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Are there any analogues of Galois Theory for complex numbers (with non-zero imaginary part)? This is motivated by Schwarz Principle. It says that if $f$ is analytic, $f$ is defined in the upper-half disk, and $f$ extends to a continuous function on the real axis, then $f$ can be extended to an analytic function on the whole disk by the formula $f(\bar{z}) = \overline{f(z)}$.

This reminds me of the Isomorphism Extension Theorem.

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Perhaps you should explain what exactly this analogue is supposed to deal with and what questions you are hoping to answer with such an analogous theory? Otherwise this question is a fishing expedition and I can think of at least three different answers, answering completely different questions. – Alex B. Dec 23 '10 at 1:32
In the reflection principle, you need that not only $f$ extends continuously to the real axis, but also it only takes real values on the real axis. – Willie Wong Dec 23 '10 at 2:22
Perhaps this is more along the lines of a Galois connection ? But I don't really see it as analogues of Galois theory, but rather of extension theorems of all kinds; there's some in Group Theory (inducing representations, extending homomorphisms), linear algebra has isomorphism extensions, etc. – Arturo Magidin Dec 23 '10 at 3:38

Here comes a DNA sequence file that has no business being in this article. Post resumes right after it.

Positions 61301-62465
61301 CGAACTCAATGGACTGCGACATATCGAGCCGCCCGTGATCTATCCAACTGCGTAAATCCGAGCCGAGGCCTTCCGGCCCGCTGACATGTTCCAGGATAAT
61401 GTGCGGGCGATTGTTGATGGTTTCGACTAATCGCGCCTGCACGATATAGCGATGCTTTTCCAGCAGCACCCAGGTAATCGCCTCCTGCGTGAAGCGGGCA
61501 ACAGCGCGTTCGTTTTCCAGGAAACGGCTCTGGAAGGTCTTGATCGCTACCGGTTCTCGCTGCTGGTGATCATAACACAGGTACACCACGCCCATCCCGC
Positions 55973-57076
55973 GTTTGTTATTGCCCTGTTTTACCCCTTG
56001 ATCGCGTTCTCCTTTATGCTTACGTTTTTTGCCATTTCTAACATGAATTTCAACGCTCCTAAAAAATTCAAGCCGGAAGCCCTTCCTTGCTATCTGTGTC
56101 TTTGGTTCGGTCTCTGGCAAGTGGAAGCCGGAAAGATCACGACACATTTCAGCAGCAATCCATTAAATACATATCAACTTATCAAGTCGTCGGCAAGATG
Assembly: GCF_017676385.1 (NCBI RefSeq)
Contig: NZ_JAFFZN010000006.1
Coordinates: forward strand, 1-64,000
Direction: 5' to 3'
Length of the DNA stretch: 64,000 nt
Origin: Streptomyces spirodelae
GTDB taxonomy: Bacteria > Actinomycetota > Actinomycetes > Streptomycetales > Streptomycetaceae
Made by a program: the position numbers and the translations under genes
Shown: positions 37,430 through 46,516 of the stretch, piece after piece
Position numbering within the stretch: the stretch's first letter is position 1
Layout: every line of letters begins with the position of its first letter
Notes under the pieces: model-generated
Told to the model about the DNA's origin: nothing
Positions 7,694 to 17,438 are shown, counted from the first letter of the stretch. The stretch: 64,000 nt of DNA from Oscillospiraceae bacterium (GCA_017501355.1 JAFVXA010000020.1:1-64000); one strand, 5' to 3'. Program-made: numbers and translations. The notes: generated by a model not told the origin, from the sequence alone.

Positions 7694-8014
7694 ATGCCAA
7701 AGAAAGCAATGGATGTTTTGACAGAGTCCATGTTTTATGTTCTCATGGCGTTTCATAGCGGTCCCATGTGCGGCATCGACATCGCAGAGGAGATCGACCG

@Arturo: where do you see a Galois connection here? I don't see one myself. – Pete L. Clark Dec 23 '10 at 4:52
@Pete L. Clark: To be honest, I'm grasping at straws because I also don't see a link to Galois Theory (I don't see a link to Galois theory from the Extension Theorem either). But perhaps along the lines of thinking of the operations of extension of restriction (to the real axis) and extension (to the plane) to get a closure operator on functions. It's weak, I admit; but to me the link to the Extension Theorem or to Galois theory seems at least as weak... – Arturo Magidin Dec 23 '10 at 5:08
up vote 0 down vote accepted

Galois theory is useful when you have some algebraic object, and a list of tools you are allowed to use within that object. The purpose of Galois theory is to explain how far one can go only using those tools.

For example, it is impossible to create, using only the tools of +, -, *, / and nth roots, a formula for the zeroes of a general 5th degree polynomial. This is the most basic application of Galois theory. This is the Abel-Ruffini theorem:

Another application is Differential Galois theory, which tells you which integrals can be expressed in terms of elementary functions. But once again, it comes down to having only a few basic tools with which to construct an anti-derivative for a function using only elementary functions, and that is why Galois theory is useful in this application.

So, its hard to understand what your question is asking about, because you haven't really phrased your question as a Galois Theory question.

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